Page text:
I venture back into my favorite genre with an historical fiction book thanks to TLC Book Tours who sent me Midnight Blue by Simone van der Vlugt at no charge for my honest review.
About Midnight Blue:
From Simone Van Der Vlugt comes her European bestselling novel of a young woman’s rise as a painter in Holland’s Golden Age—perfect for readers of The Miniaturist, Tulip Fever, and Girl with a Pearl Earring.
Amsterdam 1654: against the backdrop of Holland’s Golden Age, a dangerous secret threatens to destroy a young widow’s new life.
Following the sudden death of her husband, twenty-five-year old Catrin leaves her small village and takes a job as a housekeeper to the successful Van Nulandt merchant family. Amsterdam is a city at the peak of its powers: science and art are flourishing in the Golden Age and Dutch ships bring back exotic riches from the Far East. Madam Van Nulandt passes her time taking expensive painting lessons from a local master, Rembrandt van Rigin, and when Catrin takes up a brush to finish some of her mistress’s work, Rembrandt realizes the maid has genuine talent, and encourages her to continue.
When a figure from her past threatens her new life, Catrin flees to the smaller city of Delft. There, her gift as a painter earns her a chance to earn a living painting pottery at a local workshop. Slowly, the workshop begins to develop a new type of pottery to rival fancy blue-on-white imported Chinese porcelain—and the graceful and coveted Delft Blue designs she creates help revolutionize the industry. But when tragedy strikes, Catrin must decide whether to defend her newfound independence, or return to the village that she’d fled.
About the Author:
Simone van der Vlugt is an acclaimed Dutch novelist, whose books have sold more than two million copies. She lives with her husband and two children in Alkmaar. Midnight Blue is her first novel to be published in the United States.
Catrin did not marry well but women in her time were expected to marry. When her husband dies she sells off what is left of their belongings and decides to go to a larger town to work as a housekeeper. She just needs to experience more of life than milking the cows and keeping a house. Her original plans don’t work out but she is lucky and another opportunity presents itself and she finds herself working for wealthy family. Best luck of all – the mistress spends all her day painting and painting is Catrin’s secret passion.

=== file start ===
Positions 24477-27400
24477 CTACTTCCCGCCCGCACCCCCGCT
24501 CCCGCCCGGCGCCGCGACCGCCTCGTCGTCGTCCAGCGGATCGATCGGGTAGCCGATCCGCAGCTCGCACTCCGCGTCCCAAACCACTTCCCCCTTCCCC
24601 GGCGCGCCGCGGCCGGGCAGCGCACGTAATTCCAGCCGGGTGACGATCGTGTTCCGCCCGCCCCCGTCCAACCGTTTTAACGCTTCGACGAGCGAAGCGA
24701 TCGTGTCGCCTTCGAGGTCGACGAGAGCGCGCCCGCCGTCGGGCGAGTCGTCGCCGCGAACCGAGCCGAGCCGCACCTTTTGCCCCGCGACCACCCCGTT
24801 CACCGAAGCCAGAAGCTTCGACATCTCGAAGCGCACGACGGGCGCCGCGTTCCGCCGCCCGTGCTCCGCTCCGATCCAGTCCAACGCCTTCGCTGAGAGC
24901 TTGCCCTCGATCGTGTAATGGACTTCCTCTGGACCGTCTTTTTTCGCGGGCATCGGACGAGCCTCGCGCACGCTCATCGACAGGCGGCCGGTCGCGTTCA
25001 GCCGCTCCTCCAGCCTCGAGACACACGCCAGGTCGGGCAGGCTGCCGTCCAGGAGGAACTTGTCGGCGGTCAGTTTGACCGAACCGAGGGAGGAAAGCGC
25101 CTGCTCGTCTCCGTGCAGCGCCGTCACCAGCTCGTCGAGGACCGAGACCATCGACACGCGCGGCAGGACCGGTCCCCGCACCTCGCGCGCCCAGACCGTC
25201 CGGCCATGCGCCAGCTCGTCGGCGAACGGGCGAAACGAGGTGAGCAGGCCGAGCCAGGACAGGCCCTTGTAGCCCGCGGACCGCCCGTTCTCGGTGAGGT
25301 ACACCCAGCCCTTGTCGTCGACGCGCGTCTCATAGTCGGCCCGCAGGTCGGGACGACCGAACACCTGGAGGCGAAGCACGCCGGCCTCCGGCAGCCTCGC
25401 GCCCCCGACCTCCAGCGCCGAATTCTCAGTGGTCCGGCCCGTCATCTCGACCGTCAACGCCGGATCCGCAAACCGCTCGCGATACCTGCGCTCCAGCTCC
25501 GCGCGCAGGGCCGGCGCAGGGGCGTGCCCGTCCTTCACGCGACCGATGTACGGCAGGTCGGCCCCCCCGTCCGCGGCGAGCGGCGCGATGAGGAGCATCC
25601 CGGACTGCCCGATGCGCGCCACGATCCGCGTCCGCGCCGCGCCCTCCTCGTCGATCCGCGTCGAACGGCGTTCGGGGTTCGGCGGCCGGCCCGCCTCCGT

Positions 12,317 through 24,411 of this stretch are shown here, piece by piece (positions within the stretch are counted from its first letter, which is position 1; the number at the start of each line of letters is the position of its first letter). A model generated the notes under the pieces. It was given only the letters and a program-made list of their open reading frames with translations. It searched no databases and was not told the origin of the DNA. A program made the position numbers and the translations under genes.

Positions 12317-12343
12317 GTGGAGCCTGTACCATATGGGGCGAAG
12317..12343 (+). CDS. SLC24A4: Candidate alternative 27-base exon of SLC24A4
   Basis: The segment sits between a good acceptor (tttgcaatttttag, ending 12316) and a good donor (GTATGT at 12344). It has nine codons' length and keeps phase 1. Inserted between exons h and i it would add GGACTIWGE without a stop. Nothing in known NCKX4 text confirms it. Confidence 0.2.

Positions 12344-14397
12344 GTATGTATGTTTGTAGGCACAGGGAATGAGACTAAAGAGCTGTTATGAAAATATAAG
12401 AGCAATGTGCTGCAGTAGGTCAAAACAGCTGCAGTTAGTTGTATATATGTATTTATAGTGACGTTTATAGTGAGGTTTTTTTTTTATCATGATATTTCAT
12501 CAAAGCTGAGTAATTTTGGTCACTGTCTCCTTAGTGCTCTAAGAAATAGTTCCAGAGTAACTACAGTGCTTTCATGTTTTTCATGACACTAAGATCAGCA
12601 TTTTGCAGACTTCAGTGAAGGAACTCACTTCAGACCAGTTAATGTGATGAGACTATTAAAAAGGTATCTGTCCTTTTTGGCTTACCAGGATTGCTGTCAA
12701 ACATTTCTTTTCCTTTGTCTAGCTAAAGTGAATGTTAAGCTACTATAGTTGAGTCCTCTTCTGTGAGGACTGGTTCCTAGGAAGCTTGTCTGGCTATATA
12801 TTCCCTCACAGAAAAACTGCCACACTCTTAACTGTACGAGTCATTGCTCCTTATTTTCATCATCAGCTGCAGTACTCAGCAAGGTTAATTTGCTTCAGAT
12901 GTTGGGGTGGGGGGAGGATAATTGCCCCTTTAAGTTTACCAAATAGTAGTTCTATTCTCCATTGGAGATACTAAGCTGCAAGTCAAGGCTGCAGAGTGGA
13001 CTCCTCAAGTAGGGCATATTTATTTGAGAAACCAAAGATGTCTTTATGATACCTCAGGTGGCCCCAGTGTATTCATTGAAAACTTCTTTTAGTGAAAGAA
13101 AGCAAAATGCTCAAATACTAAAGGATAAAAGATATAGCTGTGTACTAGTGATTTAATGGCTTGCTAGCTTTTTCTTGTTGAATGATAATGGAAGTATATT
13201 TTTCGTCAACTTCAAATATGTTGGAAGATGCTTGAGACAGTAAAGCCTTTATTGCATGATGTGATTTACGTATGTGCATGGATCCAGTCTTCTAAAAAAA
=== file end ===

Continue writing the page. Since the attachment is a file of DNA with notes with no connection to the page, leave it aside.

But all is not to be easy and simple for Catrin for there are things from her past that she would rather forget and someone from her old town has blown in like an ill wind. She decides she must move on but fortunately her employer has a brother so he sends her to him to see if he needs help. He does have ulterior motives though, as he has seen Catrin’s painting ability and his brother has a pottery in Delft.
Catrin settles in to working at the pottery and becomes a popular member of the town but dangers await from both external threats and those she considers friends. The events from her past are still simmering and could boil over and burn her.
I enjoyed this book. But I will note that at many times I forgot I was reading an historical novel. Catrin seemed a woman more of modern times than of the 17th century. The characters were well developed and captivating but unlike other historical novels I’ve read the feeling of being grounded in time and place just wasn’t present in this book and it would almost startle me at times to come upon a reminder that I wasn’t reading a more contemporary book.
Midnight Blue does include references to period events and individuals such as Johannes Vermeer, Rembrandt and the explosion at the armory known to history as the Delft Thunderclap. Catrin’s interest in painting was not unheard of for a woman of her time but it was unusual.
Overall it was a good read and I found the book to be full of twists and turns that surprised me. The ending was a little bit, oh I don’t know if flat or rushed is the better word but it left me just a touch unsatisfied. Maybe that’s the difference from one culture to the next but I just wanted a little more. Or maybe it was just me. Who knows. But it was a good read.
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